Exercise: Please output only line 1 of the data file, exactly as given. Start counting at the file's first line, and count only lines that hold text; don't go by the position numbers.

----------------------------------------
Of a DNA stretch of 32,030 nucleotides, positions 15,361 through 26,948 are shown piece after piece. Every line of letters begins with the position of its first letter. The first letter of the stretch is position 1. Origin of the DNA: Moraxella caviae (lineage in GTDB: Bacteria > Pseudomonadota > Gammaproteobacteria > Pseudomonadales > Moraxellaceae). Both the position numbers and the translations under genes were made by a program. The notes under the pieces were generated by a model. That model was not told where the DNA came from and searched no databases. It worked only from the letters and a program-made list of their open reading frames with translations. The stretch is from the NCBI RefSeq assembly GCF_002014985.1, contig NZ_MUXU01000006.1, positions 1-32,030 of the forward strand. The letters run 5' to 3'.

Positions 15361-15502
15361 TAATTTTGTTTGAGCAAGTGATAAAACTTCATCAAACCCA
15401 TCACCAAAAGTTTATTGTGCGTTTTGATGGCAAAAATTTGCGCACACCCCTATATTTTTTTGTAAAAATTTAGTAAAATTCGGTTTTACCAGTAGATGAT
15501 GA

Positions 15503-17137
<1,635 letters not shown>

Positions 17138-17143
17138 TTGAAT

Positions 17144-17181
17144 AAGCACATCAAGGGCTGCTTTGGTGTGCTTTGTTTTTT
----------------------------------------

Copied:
Of a DNA stretch of 32,030 nucleotides, positions 15,361 through 26,948 are shown piece after piece. Every line of letters begins with the position of its first letter. The first letter of the stretch is position 1. Origin of the DNA: Moraxella caviae (lineage in GTDB: Bacteria > Pseudomonadota > Gammaproteobacteria > Pseudomonadales > Moraxellaceae). Both the position numbers and the translations under genes were made by a program. The notes under the pieces were generated by a model. That model was not told where the DNA came from and searched no databases. It worked only from the letters and a program-made list of their open reading frames with translations. The stretch is from the NCBI RefSeq assembly GCF_002014985.1, contig NZ_MUXU01000006.1, positions 1-32,030 of the forward strand. The letters run 5' to 3'.